Divisions in CORD as Saba Saba deadline for dialogue nears
By Samson Kitavi
With barely a week before the lapse of the ultimatum by the opposition to have the government hold a national dialogue, antagonists in the debate appears to have engaged high gear as they seek to sell their ideologies to the public.
While proponents of the national dialogue warn that the government should convene the session before the seventh of July, those allied to the jubilee alliance maintain that the same should be channeled through parliament.
The charm offensive coming even as cracks within the opposition emerged with Budalangi MP Ababu Namwamba cautioning over calls for mass action.
The opposition over the weekend insisted that the July 7th deadline for the talks will change the course of the country’s politics, a clamor that the Jubilee coalition views with suspicion.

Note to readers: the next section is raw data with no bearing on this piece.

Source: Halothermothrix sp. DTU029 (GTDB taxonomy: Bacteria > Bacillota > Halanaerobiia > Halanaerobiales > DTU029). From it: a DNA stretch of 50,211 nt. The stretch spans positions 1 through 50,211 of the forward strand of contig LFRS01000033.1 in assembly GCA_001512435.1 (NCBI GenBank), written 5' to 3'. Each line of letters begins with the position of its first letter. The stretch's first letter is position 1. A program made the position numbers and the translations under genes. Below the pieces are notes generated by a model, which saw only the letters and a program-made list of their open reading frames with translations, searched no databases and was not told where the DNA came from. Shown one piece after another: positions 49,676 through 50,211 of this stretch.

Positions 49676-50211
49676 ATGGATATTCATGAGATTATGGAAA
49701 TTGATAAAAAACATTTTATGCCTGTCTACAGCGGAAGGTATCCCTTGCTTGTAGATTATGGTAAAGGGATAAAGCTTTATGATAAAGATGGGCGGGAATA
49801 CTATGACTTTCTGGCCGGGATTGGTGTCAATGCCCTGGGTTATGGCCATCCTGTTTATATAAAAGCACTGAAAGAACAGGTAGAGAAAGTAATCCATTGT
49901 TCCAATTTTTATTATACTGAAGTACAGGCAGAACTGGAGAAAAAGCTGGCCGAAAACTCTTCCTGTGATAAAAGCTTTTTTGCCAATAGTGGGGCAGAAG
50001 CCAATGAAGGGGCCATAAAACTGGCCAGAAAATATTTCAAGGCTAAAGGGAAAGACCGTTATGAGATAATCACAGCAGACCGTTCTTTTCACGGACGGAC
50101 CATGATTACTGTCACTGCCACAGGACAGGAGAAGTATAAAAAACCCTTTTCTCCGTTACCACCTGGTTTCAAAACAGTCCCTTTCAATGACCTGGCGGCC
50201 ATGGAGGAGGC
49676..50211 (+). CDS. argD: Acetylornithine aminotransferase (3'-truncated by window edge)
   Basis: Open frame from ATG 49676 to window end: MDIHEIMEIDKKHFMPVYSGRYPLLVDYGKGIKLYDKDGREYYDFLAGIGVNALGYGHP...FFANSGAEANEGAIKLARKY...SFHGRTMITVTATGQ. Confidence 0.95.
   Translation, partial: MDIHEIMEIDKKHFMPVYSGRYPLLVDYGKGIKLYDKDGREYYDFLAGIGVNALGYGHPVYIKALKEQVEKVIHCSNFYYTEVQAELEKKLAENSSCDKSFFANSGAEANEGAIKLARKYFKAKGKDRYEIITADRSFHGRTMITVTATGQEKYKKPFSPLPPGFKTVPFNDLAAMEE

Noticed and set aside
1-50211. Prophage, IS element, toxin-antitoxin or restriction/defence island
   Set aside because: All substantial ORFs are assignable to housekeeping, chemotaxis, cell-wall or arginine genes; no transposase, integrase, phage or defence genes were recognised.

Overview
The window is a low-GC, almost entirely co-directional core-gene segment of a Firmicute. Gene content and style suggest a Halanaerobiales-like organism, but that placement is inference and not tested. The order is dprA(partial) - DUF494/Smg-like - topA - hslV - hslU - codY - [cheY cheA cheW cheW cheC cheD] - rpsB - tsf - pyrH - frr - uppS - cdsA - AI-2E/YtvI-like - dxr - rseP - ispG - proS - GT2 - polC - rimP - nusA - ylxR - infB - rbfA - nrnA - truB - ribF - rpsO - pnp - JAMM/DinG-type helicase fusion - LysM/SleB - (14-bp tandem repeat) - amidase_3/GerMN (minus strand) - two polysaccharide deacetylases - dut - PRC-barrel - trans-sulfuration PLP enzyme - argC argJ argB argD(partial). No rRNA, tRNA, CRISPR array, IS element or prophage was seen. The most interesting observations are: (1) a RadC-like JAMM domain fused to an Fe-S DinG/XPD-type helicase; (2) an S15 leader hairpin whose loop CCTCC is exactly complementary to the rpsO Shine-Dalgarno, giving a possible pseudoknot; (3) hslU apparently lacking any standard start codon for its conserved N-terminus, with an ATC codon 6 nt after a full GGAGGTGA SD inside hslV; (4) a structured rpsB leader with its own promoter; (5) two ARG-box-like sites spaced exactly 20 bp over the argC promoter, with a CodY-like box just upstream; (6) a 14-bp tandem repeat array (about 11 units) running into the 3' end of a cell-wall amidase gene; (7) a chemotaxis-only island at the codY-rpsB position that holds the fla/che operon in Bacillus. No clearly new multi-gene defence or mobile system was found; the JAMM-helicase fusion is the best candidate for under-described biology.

During the burial of former Chief of General Staff, General Jackson Kimeu Mulinge in his Kathiani home Machakos County, opinion was divided over the proposed talks, with leaders led by retired President Daniel Moi arguing that there are constitutionally recognized avenues for such talks.
Cord leaders led by former Prime Minister Raila Odinga who attended the burial reiterated their call for a national dialogue. Former vice-President Kalonzo Musyoka said both the Government and the opposition need to sit and talk to find solutions to the myriad of challenges the country is facing
However Moi differed with the CORD officials saying that during his tenure he acceded to multiparty democracy for the sake of peace and therefore the opposition needs to use Parliament in dealing with issues instead of engaging in unnecessary wrangles.
“Instead of politicizing issues, leaders should give the President space to execute his Constitutional mandate and implement the Government’s development agenda. Democracy demands that after elections those who lose wait to try their luck next time instead of harbouring hatred and planting the seed of disunity among the people,” Moi said.
However, as the clamor for the talks by the opposition enters its penultimate stage, the unity of purpose within the opposition it appears remains its biggest test yet.